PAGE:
Education

Wichita school board may ask state for permission to raise taxes

Wichita school board members voted 6-1 Monday to spend $420,000 to move more employees into a new district headquarters at the former Southeast High School, at Lincoln and Edgemoor.
Wichita school board members voted 6-1 Monday to spend $420,000 to move more employees into a new district headquarters at the former Southeast High School, at Lincoln and Edgemoor. File photo

Officials at the state’s largest school district may ask the Kansas Board of Education for permission to raise property taxes, which combined with additional state aid could add as much as $11.5 million to the district’s budget.

But members of the USD 259 Board of Education said at Monday’s meeting that they may not use the authority to raise taxes, even if the state agency approves an increase to the local option budget, Wichita public schools officials said on Twitter.

Susan Willis, the school district’s chief financial officer, compared seeking prior approval from the state education board to getting pre-approved for a loan before buying a car, the district said on Twitter.

“We are not raising taxes. ... The vote was simply to give us that option,” board president Sheril Logan told The Eagle.

Documents presented at the board meeting show the potential new tax revenue would come from the district increasing its local option budget, which is currently set at the maximum of 30 percent of the general fund. With the Kansas Board of Education approval, the district can increase its local option budget authority up to 33 percent.

Doing so could generate as much as $11.5 million annually, funded through a mix of state aid and a mill levy increase, according to the district. The mill levy would increase approximately 1.6 mills and raise about $4.5 million. The increased mill levy would cost a property owner about $18 a year more on a $100,000 house.

The district already receives about $115 million a year from the 30 percent local option budget. A little more than half of this year’s local option budget comes from state aid. The local option budget pays for transportation, fuel, central services, technology and utilities, but over half of the money is transferred to other funds.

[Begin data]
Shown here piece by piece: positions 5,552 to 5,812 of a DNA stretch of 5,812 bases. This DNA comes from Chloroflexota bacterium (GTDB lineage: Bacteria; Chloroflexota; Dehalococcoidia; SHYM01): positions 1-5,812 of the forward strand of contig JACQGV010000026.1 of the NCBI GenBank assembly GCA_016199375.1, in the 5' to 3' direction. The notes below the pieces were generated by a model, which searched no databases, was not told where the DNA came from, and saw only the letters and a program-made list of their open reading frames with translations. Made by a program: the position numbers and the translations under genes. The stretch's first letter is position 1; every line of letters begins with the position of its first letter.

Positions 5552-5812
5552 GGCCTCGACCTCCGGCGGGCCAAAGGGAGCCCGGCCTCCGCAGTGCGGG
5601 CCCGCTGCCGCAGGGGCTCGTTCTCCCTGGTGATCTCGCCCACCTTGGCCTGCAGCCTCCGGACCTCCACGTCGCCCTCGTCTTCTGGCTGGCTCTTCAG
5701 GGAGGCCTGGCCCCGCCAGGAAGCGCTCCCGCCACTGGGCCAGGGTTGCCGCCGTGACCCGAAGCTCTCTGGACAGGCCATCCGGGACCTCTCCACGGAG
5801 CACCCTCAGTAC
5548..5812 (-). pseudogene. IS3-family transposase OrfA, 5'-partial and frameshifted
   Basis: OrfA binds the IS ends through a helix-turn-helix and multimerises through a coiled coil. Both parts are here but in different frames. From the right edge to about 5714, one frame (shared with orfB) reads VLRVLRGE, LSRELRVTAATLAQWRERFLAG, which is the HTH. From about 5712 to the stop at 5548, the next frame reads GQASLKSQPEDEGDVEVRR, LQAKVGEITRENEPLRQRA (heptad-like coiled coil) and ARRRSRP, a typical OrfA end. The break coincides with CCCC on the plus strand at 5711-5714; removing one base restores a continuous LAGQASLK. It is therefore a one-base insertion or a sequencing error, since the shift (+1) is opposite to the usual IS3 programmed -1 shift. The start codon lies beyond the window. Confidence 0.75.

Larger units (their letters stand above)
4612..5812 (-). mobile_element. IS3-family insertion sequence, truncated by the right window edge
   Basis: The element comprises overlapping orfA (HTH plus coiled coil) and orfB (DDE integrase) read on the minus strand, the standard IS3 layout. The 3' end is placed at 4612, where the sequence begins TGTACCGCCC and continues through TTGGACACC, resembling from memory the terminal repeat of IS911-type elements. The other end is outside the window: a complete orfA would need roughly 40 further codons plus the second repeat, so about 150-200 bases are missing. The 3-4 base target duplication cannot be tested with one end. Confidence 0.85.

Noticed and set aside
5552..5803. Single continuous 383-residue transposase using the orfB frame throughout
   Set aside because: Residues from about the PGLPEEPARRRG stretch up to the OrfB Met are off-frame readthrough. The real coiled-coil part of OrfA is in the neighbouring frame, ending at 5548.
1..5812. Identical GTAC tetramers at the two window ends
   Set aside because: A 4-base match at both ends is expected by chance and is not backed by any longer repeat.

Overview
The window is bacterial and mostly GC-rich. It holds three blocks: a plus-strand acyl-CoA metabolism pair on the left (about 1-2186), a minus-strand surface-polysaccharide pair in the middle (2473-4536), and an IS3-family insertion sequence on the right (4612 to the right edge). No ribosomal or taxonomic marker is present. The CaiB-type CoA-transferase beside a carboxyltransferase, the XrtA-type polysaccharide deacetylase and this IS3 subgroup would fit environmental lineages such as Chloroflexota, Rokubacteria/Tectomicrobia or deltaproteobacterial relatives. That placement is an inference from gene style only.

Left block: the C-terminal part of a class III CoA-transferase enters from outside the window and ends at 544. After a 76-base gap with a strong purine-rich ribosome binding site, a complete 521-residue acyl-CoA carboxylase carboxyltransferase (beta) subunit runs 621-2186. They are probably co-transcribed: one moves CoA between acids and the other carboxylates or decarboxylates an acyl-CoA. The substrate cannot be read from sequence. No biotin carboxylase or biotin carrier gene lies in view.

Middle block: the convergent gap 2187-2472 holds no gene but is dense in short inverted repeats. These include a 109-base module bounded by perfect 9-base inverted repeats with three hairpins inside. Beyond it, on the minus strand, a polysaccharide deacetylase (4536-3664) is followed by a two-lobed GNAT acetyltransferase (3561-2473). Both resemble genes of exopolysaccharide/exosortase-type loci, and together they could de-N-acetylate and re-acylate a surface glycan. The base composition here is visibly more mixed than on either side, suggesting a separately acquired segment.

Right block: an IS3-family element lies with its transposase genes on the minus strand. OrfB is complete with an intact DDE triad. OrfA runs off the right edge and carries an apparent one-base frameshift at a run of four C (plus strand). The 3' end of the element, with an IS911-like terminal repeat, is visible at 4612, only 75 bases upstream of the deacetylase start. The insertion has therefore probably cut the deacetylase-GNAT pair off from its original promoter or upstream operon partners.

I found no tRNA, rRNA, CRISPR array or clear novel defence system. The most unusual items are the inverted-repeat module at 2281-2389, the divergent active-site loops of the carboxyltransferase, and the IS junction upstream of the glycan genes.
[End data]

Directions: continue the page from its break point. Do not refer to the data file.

The district suggested board members seek prior approval to raise taxes in part because of “continued unpredictability with federal and state funds,” according to the meeting documents.

The Kansas Supreme Court ruled in June that a school funding plan by Kansas lawmakers to add $522 million over five years was inadequate. Justices said the Legislature needed to add more money to cover inflation.

Meeting documents show that Wichita school officials doubt Kansas lawmakers and Supreme Court justices will resolve the funding dispute by April 1, the deadline to notify the state of any intent to increase the local option budget.

“I don’t think they’ll have anything (decided) by April 1,” Logan told The Eagle’s editorial board. “So this gives us some flexibility. We may not use it. In fact, we probably won’t. I don’t feel like our intention is to raise taxes. But I don’t think that we want to say we’re going to go backwards either. So we’ve got to have some flexibility for our options.”

If more money is added by state legislators to cover the cost of inflation, the district may choose to keep the local option budget at 30 percent, documents show. But if there’s no new money, the funds could be used for compensation, new positions and fixed costs. The district said it has $85 million in deferred maintenance and staffing shortages.

The only board member to vote against a motion to file for approval with the state was Stan Reeser. He told The Eagle’s editorial board that he wanted more time to consider the proposal, though he didn’t disagree with considering an increase to local option budget authority.

“I was just asking the board to take a beat,” he said. “We received the information last night, and we still have plenty of time before April 1 to ask for this LOB option authority.”

An official resolution to increase the local option budget authority will likely be voted on at a Feb. 25 board meeting.

Voters may object to the resolution through a protest petition. A petition must be signed by at least 10 percent of qualified electors in the school district and submitted to the county election commissioner within 40 days of the resolution’s publication.

Sedgwick County election office statistics show there are 184,014 eligible registered voters in USD 259, which means a petition would need at least 18,402 signatures.

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